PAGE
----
Yes, we know we are good at navigating the world. So

Last week, the founder of Knowledge Yourself magazine, a female-focused and Australia-based online newsletter, told a panel of female entrepreneurs that she wished “there were wider signs out of my front window that say ‘I am a woman’”.

The internet is full of posters that tell women: “You are not a man.” When I grew up, this would have been considered a negative message; as a woman, I was expected to drive the family car, iron, juggle the childcare and bake the bread.

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It’s come to be seen as another of the entitlement issues of the second half of the 20th century, a symbol of our ability to feed at the public trough and conform to the “pig box” stereotype of being an extra. However, the message still persists today; only this time, it’s a slightly insidious one that shames us into otherness. But it still frames the world as a place where we should curate our lives around the stereotypes that only conform to the way we think about being a woman.

It’s a message that is not uncommon in Australia. Just look at sports-mad men in sports media who use their masculinity as a weapon against their female colleagues, telling the latter to shut up and not provoke what is perceived as their insecurities; while in sport itself, Australia’s famous “naturally loud” female practitioners find themselves labelled “out there” and labelled as lacking “co-ordination” or “fussy”.

And when our experience of being a woman is presented to us in language that is constructed and not set in reality, it becomes far more challenging for us to navigate the world the way we think it should be.

There is another telling example of this in social media interactions with my small community of Australian women. During the recent election campaign, personal stories of who we are as women were pored over and described. We were judged. Empowered. Indulged. Damned. Vindicated. We were also given negative gender markers based on our gender, which label me as hyperaggressive, sexual, hyperinhibited, a victim of domestic violence, mentally ill. Or we were deemed to be emotional and, for some reason, prone to “spoiling” “good boys”.

I also regularly receive blame and intimidation, when I ask a former male friend to respond to an article via email that I wrote (which is a career-limiting move for a woman). He can feel any kind of testosterone spike if I say I have made up a story because I like having a microphone at my feet, so when I ask him to reply to my article, he replies that “I won’t be discussing this with you” and then the sentence is deleted without explanation or context. What can I say? I’m a woman. I need my ears sharpened in these situations. So this type of shaming and patronising is happening. I know this because I’m in a community with other women who I have come to count as family.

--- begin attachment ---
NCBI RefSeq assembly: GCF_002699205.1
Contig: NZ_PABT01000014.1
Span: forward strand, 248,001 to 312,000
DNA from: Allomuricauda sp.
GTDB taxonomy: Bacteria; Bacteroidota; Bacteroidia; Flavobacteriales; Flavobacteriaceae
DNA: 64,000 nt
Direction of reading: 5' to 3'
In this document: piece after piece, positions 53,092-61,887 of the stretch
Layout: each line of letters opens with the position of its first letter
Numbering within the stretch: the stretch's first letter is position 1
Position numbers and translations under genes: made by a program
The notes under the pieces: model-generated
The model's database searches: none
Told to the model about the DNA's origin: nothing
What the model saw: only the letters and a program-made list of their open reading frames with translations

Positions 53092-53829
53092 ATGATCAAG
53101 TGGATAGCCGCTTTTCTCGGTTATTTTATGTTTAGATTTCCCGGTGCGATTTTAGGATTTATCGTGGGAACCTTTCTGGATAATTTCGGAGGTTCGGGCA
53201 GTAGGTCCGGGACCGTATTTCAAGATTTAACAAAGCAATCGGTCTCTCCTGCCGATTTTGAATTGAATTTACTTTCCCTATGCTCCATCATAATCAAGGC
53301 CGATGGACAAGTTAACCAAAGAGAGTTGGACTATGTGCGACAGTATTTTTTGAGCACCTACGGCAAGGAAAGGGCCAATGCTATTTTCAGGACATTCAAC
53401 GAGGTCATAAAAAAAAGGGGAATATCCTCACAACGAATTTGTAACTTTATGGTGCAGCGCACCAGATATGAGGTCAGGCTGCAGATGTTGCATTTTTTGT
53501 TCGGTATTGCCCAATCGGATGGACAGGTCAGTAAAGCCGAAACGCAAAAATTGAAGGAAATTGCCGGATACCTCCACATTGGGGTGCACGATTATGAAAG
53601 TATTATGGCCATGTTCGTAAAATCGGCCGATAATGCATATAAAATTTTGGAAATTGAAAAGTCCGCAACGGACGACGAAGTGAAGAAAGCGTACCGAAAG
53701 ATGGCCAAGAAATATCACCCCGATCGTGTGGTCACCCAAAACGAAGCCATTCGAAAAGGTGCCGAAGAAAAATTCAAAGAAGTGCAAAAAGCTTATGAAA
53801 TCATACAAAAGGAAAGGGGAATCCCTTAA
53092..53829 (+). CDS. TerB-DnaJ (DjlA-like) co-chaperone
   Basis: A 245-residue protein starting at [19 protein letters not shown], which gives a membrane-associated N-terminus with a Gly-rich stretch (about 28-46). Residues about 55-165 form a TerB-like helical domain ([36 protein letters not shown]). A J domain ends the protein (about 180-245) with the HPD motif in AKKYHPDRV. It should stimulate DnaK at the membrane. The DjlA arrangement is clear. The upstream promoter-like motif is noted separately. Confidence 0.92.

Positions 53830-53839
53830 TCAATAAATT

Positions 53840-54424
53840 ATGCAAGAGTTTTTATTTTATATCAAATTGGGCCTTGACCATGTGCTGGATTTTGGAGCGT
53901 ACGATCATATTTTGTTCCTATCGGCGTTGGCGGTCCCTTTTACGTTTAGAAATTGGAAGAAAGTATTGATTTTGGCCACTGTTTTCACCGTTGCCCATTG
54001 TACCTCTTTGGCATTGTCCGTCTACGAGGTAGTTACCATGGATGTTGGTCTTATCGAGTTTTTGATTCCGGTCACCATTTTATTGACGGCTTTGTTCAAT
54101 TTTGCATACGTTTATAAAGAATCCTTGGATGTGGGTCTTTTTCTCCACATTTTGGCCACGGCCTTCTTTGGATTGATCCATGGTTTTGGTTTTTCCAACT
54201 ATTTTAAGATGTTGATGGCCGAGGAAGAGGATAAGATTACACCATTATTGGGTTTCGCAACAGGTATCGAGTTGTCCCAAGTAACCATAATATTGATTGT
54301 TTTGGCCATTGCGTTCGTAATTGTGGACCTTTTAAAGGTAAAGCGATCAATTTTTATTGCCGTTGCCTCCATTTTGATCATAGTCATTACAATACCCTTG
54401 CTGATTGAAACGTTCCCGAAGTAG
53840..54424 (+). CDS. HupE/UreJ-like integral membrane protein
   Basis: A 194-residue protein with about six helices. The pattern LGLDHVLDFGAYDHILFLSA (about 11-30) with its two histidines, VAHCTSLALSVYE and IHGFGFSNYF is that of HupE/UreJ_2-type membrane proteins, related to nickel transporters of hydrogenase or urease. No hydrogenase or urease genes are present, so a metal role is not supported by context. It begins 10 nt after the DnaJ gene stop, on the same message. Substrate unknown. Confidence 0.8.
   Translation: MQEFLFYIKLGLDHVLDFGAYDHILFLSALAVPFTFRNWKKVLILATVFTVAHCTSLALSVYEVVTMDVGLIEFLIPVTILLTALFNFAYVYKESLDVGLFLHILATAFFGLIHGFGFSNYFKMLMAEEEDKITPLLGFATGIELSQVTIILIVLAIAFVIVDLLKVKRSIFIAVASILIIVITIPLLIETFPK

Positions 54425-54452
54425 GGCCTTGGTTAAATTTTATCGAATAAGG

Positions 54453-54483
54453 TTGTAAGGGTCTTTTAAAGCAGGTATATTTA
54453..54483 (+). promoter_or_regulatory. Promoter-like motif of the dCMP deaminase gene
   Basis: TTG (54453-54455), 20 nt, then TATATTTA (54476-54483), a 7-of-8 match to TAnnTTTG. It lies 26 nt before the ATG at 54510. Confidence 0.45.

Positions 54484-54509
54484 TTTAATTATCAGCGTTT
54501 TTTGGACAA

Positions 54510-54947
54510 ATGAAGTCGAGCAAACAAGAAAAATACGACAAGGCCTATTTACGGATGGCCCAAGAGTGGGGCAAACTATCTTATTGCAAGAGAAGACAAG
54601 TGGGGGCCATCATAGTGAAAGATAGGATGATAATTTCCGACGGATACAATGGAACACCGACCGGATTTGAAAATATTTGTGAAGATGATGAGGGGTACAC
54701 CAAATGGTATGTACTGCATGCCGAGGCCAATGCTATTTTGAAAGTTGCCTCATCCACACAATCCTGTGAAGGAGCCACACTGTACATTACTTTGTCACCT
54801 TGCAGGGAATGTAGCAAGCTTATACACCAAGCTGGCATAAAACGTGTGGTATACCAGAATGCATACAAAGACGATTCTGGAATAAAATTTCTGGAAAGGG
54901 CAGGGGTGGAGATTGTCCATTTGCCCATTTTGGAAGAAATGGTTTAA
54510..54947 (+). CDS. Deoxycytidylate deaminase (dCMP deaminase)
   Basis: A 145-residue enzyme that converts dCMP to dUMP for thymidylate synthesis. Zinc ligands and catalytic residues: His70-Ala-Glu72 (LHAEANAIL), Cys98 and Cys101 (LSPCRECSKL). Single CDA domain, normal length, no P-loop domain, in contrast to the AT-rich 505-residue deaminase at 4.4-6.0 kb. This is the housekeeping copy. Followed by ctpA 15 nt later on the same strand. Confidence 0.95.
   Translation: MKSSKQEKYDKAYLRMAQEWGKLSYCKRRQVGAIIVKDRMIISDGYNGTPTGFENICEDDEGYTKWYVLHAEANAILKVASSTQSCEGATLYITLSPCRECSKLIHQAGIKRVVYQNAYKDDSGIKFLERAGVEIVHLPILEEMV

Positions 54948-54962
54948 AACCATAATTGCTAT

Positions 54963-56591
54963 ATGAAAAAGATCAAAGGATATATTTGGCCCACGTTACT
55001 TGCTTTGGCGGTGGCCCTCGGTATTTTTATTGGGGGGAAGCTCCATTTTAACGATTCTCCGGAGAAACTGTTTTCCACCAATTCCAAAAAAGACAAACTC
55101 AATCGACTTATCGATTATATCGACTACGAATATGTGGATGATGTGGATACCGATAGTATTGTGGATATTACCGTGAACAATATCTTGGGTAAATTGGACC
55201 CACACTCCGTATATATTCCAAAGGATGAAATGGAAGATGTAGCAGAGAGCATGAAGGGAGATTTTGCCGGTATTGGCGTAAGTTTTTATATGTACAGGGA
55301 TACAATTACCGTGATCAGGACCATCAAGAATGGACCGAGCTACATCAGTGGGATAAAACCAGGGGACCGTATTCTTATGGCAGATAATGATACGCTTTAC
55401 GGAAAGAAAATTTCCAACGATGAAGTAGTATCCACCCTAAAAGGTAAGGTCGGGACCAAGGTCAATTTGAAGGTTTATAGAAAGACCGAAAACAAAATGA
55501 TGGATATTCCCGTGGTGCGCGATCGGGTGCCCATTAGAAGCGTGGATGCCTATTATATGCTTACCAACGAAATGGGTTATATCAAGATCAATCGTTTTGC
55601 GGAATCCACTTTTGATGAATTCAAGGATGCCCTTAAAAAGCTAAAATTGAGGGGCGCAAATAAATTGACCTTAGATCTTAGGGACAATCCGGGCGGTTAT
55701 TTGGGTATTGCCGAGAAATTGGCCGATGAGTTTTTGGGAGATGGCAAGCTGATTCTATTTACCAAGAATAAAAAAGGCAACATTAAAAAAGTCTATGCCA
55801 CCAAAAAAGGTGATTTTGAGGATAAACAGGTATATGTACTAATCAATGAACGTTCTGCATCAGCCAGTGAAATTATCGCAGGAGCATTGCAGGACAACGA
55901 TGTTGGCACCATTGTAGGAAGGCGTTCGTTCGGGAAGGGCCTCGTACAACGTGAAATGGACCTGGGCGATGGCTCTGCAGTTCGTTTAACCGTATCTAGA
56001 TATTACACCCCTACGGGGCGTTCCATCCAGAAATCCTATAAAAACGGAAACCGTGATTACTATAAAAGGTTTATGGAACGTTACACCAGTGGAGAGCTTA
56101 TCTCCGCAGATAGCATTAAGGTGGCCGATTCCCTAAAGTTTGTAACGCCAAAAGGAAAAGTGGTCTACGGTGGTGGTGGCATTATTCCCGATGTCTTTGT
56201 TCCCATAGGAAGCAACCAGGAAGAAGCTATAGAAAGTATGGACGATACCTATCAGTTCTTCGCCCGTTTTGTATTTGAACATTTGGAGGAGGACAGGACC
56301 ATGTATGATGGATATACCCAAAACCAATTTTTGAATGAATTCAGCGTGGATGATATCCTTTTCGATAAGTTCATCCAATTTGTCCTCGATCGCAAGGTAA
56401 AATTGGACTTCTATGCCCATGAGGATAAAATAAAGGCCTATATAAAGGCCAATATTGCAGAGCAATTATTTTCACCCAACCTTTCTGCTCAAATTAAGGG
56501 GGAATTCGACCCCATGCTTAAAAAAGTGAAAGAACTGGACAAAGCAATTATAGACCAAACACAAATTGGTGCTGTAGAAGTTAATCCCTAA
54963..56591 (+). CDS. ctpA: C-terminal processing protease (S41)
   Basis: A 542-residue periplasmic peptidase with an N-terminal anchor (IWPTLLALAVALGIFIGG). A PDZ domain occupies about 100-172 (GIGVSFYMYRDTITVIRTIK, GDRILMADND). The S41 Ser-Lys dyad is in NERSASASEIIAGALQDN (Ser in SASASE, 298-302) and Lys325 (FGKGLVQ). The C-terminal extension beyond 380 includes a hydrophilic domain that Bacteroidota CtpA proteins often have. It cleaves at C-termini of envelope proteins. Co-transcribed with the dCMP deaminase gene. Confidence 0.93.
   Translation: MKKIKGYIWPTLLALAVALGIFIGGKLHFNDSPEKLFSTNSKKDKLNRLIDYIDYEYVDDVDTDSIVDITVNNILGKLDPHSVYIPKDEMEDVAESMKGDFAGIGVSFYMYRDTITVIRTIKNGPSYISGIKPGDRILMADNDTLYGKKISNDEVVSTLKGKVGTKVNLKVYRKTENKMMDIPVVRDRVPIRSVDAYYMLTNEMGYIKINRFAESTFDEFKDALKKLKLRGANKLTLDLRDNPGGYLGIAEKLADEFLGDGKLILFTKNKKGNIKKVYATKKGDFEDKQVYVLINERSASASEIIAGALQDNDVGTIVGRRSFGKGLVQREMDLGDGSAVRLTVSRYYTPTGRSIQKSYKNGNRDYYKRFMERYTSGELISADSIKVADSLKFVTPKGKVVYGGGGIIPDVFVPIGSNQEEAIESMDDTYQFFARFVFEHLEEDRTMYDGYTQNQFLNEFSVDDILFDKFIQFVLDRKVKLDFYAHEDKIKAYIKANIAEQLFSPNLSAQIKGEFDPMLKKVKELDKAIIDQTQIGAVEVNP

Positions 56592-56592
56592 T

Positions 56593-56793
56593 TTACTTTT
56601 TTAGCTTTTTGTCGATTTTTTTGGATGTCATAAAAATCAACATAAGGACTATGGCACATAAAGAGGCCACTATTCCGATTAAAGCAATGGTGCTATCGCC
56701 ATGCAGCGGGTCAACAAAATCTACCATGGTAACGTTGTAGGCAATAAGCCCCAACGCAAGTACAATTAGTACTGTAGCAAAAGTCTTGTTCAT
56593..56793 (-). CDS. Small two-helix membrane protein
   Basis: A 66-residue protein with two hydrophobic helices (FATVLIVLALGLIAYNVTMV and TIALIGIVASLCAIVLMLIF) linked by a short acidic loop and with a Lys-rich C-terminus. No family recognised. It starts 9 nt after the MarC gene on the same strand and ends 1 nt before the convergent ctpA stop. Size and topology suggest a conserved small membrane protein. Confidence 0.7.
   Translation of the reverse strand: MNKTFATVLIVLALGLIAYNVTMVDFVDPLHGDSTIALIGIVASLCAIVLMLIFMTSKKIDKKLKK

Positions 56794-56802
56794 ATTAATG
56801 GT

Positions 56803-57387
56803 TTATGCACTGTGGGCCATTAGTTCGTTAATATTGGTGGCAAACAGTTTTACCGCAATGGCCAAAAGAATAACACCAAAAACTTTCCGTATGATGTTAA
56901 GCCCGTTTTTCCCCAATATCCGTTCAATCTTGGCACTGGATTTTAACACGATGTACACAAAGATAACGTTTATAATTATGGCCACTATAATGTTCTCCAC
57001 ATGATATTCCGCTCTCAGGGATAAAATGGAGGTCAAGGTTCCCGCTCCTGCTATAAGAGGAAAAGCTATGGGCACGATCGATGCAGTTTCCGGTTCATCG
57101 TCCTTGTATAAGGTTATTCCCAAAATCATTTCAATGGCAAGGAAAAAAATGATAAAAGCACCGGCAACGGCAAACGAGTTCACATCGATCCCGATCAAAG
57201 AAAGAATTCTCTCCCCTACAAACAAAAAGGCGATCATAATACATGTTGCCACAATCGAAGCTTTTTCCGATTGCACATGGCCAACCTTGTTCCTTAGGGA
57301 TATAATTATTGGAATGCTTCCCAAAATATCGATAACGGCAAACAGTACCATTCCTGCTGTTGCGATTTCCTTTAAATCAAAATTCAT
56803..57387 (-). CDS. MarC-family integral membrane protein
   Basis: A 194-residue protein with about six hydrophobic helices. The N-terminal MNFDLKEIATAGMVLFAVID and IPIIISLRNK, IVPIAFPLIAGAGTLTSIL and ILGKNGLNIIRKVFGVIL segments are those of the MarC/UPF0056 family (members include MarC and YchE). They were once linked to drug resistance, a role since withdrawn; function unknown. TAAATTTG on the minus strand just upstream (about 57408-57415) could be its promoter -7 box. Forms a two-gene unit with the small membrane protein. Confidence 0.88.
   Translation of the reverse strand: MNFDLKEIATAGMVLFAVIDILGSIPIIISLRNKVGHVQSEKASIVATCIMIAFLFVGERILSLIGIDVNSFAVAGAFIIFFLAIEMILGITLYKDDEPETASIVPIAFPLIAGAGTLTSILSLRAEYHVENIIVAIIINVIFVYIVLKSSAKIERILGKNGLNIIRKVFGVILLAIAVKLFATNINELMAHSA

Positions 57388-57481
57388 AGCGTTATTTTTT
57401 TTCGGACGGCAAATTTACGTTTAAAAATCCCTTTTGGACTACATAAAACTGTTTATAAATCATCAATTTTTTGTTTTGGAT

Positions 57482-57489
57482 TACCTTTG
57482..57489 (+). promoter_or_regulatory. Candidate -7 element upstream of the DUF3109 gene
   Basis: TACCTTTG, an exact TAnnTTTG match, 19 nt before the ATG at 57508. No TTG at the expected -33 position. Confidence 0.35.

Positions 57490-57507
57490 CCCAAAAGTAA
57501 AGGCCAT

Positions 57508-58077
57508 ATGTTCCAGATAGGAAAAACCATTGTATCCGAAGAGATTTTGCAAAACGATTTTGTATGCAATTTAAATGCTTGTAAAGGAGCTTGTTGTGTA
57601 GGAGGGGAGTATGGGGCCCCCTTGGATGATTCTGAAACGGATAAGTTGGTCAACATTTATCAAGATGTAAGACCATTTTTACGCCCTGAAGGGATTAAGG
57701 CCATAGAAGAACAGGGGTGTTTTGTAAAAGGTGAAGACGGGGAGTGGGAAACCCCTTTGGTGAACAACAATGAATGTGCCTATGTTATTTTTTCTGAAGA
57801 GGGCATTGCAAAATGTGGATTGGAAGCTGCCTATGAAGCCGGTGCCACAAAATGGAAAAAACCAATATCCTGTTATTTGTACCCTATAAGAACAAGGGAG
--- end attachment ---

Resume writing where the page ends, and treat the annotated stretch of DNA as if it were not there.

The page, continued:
Photograph: Kevork Djansezian/Getty Images

Yet, despite this added burden, we are good at navigating the world.

In my community we have done it in our own way, through sports, our history, our sense of humour, and our words. And when I talk to other people in the sector, and the young people we are trying to reach, I feel the same pride in our achievements and determination that my mother and grandmother had. But with their absence, there is a loss. And I’m finding it difficult to carry on.

I’m sharing this because the past three weeks have been so incredibly difficult for me. The question I was asked – was I a hypochondriac? – left me feeling incredulous. I could see what the men were thinking when they accused me. Was I asking them a stupid question? Did they know better?

I am truly one of the lucky ones. I was born into a family where my parents knew how to take care of themselves. I have a loving and caring family. My daughters came to me when they were younger. I was able to provide both father and mother time together, the opportunity to always be trusted, to

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